Glass reuse falls in the UK
While glass recycling rates have risen over the last decade in the UK, the amount of recycled content in glass containers has fallen, according to a report released by WRAP.
Realising the value of recovered glass - An update notes that recycled content in UK-produced glass containers has dropped from 36% in 2005 to 30% in 2007, while there was a 30% increase in recycling from 2006-7. The reason identified for this reduction is a shortage of high-quality cullet caused by the co-mingling of recovered glass during collection and processing by UK municipal councils.
The lower quality of cullets is forcing up the price of the colour-separated material. As of August 2008, clear cullet was priced at £30-35 per tonne. Between 2005-07, it was priced at £27-30 a tonne.
Exports of recycled glass cullet have therefore risen by over 40,000t in the year to June 2008, reaching 550,000t - double the amount exported in 2005 (colour specifications for green and amber bottles in mainland Europe and internationally are less stringent than in the UK). In 2010, the UK is expected to have a surplus of 40,000t of green and mixed cullet.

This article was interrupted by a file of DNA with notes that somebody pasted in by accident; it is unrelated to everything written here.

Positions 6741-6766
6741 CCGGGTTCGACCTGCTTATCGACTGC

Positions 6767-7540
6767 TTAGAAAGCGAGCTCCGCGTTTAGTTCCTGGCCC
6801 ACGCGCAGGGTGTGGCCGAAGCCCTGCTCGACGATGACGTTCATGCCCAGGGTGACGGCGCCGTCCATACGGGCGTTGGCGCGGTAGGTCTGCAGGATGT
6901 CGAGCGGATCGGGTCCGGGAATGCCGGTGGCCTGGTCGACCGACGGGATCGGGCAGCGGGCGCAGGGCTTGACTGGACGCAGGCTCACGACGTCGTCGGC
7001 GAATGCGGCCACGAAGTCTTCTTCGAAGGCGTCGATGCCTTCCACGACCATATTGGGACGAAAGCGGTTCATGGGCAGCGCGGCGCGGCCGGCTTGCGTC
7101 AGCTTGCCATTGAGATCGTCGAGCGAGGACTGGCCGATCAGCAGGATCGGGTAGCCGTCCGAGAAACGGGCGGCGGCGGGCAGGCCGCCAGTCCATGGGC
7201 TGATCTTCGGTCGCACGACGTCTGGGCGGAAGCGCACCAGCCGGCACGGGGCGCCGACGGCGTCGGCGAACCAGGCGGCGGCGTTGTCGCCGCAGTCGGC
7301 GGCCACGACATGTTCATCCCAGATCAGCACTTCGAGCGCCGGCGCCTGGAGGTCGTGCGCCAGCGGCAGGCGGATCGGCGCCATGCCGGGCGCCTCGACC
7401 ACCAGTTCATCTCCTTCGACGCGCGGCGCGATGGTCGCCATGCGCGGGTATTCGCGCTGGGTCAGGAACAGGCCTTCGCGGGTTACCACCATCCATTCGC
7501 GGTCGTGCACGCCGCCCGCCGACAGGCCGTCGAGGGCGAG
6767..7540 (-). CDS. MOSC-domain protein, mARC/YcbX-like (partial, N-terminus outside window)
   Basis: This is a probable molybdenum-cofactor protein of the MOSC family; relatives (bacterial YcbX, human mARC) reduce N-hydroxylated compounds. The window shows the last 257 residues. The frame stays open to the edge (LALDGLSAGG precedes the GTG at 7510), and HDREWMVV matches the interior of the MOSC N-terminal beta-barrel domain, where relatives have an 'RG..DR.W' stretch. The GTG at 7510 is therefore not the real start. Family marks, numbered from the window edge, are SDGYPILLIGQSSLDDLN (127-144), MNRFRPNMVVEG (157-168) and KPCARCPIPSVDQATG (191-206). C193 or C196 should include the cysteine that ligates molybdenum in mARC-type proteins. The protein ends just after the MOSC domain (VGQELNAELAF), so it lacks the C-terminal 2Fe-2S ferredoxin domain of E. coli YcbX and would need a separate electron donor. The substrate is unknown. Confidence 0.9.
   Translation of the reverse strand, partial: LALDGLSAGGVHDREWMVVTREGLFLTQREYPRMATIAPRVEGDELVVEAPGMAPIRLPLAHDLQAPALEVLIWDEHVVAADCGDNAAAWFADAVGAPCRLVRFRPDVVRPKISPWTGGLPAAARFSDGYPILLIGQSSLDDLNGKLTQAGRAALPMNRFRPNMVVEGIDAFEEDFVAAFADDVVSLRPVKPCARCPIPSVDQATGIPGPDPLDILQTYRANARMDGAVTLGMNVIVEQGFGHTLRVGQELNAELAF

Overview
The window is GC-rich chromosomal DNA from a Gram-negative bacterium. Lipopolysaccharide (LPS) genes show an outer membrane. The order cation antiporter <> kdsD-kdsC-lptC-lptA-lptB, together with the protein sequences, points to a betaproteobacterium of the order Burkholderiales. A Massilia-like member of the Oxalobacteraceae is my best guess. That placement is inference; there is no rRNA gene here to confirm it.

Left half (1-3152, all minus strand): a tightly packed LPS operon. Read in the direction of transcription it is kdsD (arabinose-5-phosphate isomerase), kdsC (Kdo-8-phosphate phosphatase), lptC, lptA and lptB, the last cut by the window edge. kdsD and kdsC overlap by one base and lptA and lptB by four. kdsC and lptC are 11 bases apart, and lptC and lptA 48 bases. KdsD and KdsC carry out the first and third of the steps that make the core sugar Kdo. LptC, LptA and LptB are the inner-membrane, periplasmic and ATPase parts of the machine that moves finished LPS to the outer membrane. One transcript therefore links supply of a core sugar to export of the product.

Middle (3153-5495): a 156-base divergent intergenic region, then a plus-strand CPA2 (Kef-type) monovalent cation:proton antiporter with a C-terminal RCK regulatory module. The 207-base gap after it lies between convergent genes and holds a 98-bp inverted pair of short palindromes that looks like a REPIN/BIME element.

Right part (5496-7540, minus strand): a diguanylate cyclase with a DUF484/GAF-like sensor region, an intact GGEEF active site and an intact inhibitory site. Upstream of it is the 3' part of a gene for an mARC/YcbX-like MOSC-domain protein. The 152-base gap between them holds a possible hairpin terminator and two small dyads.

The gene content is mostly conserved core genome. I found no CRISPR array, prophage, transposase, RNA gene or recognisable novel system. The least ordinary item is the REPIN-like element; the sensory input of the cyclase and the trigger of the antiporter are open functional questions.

The Waste & Resources Action Programme has developed a best-practice guide on glass collection and processing routes, and is looking to work with materials recovery facilities to create higher-quality cullets from recycled materials. It has offered a case study on UK recycling firm Recresco as a good example of how to profit from mixed glass. The company has invested in state-of-the-art separators and processing machines to maintain high-quality cullet. More than 90% of the mixed-colour glass it processes is used in new containers.
Further information: WRAP